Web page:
U.S. Supreme Court


Decided May 13, 1996

JUSTICE STEVENS announced the judgment of the Court and delivered the opinion of the Court with respect to Parts I, II, VII, and VIII, an opinion with respect to Parts III and V, in which JUSTICE KENNEDY, JUSTICE SOUTER, and JUSTICE GINSBURG join, an opinion with respect to Part VI, in which JUSTICE KENNEDY, JUSTICE THOMAS, and JUSTICE GINSBURG join, and an opinion with respect to Part IV, in which JUSTICE KENNEDY and JUSTICE GINSBURG join.

Last Term we held that a federal law abridging a brewer's right to provide the public with accurate information about the alcoholic content of malt beverages is unconstitutional. We now hold that Rhode Island's statutory prohibition against advertisements that provide the public with accurate information about retail prices of alcoholic beverages is also invalid. Our holding rests on the conclusion that such an advertising ban is an abridgment of speech protected by the First Amendment and that it is not shielded from constitutional scrutiny by the Twenty-first Amendment.


In 1956, the Rhode Island Legislature enacted two separate prohibitions against advertising the retail price of alcoholic beverages. The first applies to vendors licensed in Rhode Island as well as to out-of-state manufacturers, wholesalers, and shippers. It prohibits them from "advertising in any manner whatsoever" the price of any alcoholic beverage offered for sale in the State; the only exception is for price tags or signs displayed with the merchandise within licensed premises and not visible from the street. The second statute applies to the Rhode Island news media. It contains a categorical prohibition against the publication or broadcast of any advertisements - even those referring to sales in other States - that "make reference to the price of any alcoholic beverages....."


Petitioners 44 Liquormart, Inc. (44 Liquormart), and Peoples Super Liquor Stores, Inc. (Peoples), are licensed retailers of alcoholic beverages. Petitioner 44 Liquormart operates a store in Rhode Island and petitioner Peoples operates several stores in Massachusetts that are patronized by Rhode Island residents. Peoples uses alcohol price advertising extensively in Massachusetts, where such advertising is permitted, but Rhode Island newspapers and other media outlets have refused to accept such ads.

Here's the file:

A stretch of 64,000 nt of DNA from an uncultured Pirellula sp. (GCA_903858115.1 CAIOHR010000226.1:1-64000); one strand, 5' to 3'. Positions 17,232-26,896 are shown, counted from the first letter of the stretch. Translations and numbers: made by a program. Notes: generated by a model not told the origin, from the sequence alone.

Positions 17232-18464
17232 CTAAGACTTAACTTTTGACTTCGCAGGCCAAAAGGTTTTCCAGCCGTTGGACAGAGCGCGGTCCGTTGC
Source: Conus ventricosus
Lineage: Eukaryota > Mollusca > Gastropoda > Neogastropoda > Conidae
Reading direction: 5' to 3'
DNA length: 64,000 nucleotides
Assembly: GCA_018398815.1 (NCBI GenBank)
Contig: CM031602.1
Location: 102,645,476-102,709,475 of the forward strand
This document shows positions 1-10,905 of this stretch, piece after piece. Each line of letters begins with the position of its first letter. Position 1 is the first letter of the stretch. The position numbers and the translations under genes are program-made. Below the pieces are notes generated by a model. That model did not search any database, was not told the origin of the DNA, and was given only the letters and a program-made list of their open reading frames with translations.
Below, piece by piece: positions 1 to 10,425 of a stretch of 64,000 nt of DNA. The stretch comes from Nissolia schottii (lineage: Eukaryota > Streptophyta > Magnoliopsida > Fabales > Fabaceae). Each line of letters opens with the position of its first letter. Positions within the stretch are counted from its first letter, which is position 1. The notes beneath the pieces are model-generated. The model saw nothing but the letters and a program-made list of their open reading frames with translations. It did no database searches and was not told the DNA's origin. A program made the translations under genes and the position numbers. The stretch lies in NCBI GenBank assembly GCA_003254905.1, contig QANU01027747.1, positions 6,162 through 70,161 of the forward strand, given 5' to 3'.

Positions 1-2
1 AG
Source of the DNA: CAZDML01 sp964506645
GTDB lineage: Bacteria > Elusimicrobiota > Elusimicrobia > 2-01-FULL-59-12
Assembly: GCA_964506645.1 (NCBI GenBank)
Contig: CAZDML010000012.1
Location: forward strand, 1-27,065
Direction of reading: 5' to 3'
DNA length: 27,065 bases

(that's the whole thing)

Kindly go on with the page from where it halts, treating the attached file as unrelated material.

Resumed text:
Complaints from competitors about an advertisement placed by 44 Liquormart in a Rhode Island newspaper in 1991 generated enforcement proceedings that in turn led to the initiation of this litigation. The advertisement did not state the price of any alcoholic beverages. Indeed, it noted that "State law prohibits advertising liquor prices." The ad did, however, state the low prices at which peanuts, potato chips, and Schweppes mixers were being offered, identify various brands of packaged liquor, and include the word "WOW" in large letters next to pictures of vodka and rum bottles. Based on the conclusion that the implied reference to bargain prices for liquor violated the statutory ban on price advertising, the Rhode Island Liquor Control Administrator assessed a $400 fine.

After paying the fine, 44 Liquormart, joined by Peoples, filed this action against the administrator in the Federal District Court seeking a declaratory judgment that the two statutes and the administrator's implementing regulations violate the First Amendment and other provisions of federal law. The Rhode Island Liquor Stores Association was allowed to intervene as a defendant and in due course the State of Rhode Island replaced the administrator as the principal defendant. The parties stipulated that the price advertising ban is vigorously enforced, that Rhode Island permits "all advertising of alcoholic beverages excepting references to price outside the licensed premises," and that petitioners' proposed ads do not concern an illegal activity and presumably would not be false or misleading....